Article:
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Purification and characterization of methyl chloride transferase: A novel halogenating enzyme

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Title: Purification and characterization of methyl chloride transferase: A novel halogenating enzyme
Author(s): Wuosmaa, Annemarie
Doctoral Committee Chair(s): Hager, Lowell P.
Department / Program: Biochemistry
Discipline: Biochemistry
Degree Granting Institution: University of Illinois at Urbana-Champaign
Degree: Ph.D.
Genre: Dissertation
Subject(s): Chemistry, Biochemistry
Abstract: Methyl Chloride is biologically produced at an annual global emission rate of $5\times10\sp6$ tons. Production of this molecule is thought to be mostly biological in nature. The established route for production of halometabolites is the hydrogen peroxide-dependent halogenation mechanism common to haloperoxidase enzymes such as chloroperoxidase. No production of monohalomethanes can be detected by the haloperoxidase mechanism. The white rot fungus, Phellinus pomaceus has been known to produce methyl chloride in vivo. After determining appropriate growth conditions for optimal methyl chloride production, we have partially purified an enzyme from this fungus which produces methyl chloride. This enzyme utilizes S-adenosyl methionine (SAM) as a methyl donor in a methyl transferase reaction in which chloride, bromide and iodide are all methyl acceptors.A survey of marine algae detected in vivo methyl chloride production by 20 of 31 algae species collected. Subsequently, in vitro production of methyl iodide was studied in five of these species. In all species studied, the reaction occurred by the methylation route described in the fungus. The enzyme has been purified from one algae species, Endocladia muricata. The enzyme from this source has a Km for bromide of, 40 mMolar, for chloride, 4 mMolar and for SAM 16 $\mu$Molar. The pH maximum for the enzyme from this source is 7.6.Methyl chloride transferase activity was also detected in the halophytic plant, Batis maritima. The enzyme from this plant can be induced by salt stress and has been purified to homogeneity. We hope to clone the gene for this enzyme and further study its possible role in salt tolerance.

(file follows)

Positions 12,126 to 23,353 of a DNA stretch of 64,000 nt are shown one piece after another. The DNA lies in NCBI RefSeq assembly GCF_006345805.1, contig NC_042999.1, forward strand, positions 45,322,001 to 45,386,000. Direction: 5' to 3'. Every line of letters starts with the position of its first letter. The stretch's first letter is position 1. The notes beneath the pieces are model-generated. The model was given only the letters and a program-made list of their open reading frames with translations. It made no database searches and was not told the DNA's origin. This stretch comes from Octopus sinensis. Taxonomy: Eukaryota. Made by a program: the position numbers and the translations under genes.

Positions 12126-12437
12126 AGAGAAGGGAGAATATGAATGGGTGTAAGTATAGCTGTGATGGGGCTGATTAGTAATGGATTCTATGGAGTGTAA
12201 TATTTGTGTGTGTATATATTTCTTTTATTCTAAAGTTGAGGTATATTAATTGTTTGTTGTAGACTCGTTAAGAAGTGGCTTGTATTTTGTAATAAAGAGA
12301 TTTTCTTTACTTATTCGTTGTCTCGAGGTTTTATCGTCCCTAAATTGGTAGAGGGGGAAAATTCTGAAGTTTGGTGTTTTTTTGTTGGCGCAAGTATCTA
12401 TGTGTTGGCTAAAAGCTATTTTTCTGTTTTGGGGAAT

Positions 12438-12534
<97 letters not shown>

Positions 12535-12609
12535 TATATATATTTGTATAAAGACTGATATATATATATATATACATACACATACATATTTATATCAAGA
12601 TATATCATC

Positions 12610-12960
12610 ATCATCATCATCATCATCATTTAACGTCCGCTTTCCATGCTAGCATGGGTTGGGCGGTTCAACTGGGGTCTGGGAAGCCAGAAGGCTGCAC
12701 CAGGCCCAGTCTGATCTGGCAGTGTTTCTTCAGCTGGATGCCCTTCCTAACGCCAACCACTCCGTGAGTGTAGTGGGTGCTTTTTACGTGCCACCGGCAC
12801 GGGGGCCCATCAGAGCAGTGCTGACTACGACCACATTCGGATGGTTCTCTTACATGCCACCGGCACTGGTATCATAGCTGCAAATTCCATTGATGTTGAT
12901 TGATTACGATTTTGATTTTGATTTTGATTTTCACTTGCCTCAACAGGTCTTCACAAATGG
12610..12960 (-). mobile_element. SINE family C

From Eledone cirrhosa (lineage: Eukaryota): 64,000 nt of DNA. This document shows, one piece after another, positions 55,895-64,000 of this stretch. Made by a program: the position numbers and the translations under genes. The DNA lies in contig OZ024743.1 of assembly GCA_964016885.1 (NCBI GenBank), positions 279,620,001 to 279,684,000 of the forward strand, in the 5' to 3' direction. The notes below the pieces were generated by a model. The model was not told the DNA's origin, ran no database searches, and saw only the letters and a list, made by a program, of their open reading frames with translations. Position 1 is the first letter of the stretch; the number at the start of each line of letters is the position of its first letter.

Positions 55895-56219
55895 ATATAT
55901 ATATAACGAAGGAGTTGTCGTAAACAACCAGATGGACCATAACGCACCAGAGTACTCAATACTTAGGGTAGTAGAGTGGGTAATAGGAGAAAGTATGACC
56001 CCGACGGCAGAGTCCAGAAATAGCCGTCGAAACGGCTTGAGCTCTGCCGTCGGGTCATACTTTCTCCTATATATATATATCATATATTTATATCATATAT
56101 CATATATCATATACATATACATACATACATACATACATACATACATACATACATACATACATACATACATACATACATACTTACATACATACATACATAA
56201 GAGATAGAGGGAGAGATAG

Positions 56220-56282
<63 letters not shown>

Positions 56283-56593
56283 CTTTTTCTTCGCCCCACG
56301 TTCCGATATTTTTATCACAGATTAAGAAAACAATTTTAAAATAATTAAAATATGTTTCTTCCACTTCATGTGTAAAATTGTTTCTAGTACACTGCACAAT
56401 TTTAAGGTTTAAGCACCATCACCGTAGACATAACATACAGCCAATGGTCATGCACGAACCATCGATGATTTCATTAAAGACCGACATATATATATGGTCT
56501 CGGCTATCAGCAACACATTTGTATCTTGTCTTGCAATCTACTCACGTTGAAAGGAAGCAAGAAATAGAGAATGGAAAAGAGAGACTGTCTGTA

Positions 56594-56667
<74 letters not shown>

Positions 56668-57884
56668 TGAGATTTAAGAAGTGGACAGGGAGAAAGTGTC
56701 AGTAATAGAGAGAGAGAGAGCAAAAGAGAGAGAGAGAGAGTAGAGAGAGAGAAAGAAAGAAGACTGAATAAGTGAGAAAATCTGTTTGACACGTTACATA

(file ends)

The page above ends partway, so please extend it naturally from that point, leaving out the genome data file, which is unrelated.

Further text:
Issue Date: 1994
Type: Text
Language: English
URI: http://hdl.handle.net/2142/19956
Rights Information: Copyright 1994 Wuosmaa, Annemarie
Date Available in IDEALS: 2011-05-07
Identifier in Online Catalog: AAI9512602
OCLC Identifier: (UMI)AAI9512602
 

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